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Don’t disregard inappropriate behaviour displayed by a patient, GPs advised

by Rima Evans
19 February 2024

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GPs are being reminded that inappropriate sexual behaviour from a patient is not something to be ignored – and to take measures to prevent it escalating.

The warning from the medical defence organisation, MDU, comes as recently updated GMC guidance on Maintaining personal and professional boundaries  emphasises more strongly the need to report improper behaviour.

The guidance advises that in the first instance ‘if a patient behaves in a sexual way towards a doctor and they feel safe to do, to tell them their behaviour is unacceptable and ask them to stop.’

If this doesn’t work, it explains, doctors should ‘excuse themselves from the encounter and seek help’.

They should also report the incident ‘in line with workplace policies’ and seek support if needed.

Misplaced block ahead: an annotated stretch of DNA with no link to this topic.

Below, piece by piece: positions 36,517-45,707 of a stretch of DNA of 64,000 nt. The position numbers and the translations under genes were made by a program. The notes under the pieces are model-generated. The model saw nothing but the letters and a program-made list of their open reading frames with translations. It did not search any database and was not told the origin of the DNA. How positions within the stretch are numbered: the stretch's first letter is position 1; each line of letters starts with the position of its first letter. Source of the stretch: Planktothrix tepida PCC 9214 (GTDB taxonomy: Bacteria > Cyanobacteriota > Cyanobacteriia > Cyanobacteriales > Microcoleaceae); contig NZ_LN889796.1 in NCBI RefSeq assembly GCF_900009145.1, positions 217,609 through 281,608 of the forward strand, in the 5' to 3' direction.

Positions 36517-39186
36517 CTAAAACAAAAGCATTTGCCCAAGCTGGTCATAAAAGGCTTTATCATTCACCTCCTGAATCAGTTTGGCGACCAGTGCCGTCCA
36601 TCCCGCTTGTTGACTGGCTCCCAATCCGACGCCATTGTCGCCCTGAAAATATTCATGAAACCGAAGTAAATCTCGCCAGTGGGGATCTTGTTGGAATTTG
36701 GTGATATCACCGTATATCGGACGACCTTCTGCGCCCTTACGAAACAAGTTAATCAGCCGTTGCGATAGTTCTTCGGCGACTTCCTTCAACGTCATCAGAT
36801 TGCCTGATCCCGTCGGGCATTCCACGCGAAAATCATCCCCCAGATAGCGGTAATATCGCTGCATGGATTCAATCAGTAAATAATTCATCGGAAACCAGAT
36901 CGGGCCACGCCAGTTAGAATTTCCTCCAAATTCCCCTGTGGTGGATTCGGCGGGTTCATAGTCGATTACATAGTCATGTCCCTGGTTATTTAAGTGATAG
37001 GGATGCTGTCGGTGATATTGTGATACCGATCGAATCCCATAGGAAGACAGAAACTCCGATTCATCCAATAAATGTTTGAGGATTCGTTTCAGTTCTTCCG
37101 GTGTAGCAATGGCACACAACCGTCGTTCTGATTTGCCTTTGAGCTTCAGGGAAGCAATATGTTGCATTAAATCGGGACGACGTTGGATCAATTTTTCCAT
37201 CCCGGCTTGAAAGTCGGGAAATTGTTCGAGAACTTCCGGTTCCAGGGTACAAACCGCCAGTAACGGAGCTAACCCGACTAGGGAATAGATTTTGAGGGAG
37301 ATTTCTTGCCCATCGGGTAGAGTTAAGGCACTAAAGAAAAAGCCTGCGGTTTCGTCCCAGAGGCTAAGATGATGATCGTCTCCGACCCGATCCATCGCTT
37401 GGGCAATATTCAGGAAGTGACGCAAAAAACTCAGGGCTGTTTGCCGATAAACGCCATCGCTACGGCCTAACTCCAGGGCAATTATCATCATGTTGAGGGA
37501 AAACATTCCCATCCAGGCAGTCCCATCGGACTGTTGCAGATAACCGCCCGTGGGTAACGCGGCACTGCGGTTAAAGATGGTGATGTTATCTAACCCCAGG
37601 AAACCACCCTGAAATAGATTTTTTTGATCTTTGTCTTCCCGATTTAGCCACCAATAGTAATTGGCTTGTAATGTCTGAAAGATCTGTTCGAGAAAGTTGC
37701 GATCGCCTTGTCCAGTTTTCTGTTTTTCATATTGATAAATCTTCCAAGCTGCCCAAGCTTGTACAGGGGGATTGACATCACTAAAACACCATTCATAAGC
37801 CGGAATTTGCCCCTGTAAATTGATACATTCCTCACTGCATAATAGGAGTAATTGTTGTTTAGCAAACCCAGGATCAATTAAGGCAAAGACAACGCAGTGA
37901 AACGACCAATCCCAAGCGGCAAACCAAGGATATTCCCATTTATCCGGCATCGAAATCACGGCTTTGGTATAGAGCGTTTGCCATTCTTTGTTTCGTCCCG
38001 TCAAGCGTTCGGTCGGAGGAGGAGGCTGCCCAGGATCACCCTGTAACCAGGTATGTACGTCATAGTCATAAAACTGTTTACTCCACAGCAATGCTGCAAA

The GMC lists examples of inappropriate behaviour as including (but not limited to) groping, sexual comments, jokes, innuendo or banter, suggestive looks or leering, excessive or unwanted compliments on appearance, propositions and sexual advances, asking intrusive questions and sending sexually explicit emails, text messages or posts on social media.

The MDU also draws on examples from a recent survey it carried out on receiving gifts from patients. It showed that 15% of the 411 MDU members who responded had concerns about the reason for gift giving.

Some reported receiving cards and flowers on Valentine’s day from patients, while others were offered and declined perfume and lingerie. 

Dr Catherine Wills, MDU deputy head of advisory services, said: ‘It is not uncommon for doctors to be in a situation where they feel uncomfortable because a patient is behaving in an inappropriate way towards them.

‘None of this is acceptable for healthcare professionals to face in the workplace and they should take action to prevent such behaviour from escalating.’

Dr Wills further added that if experiencing this situation, doctors are also advised ‘to keep a record of what happened and to get support from colleagues and your medical defence organisation.’

The GMC’s Good medical practice, which sets out the standards of care and behaviour expected of medical professionals, was updated on the 30 January.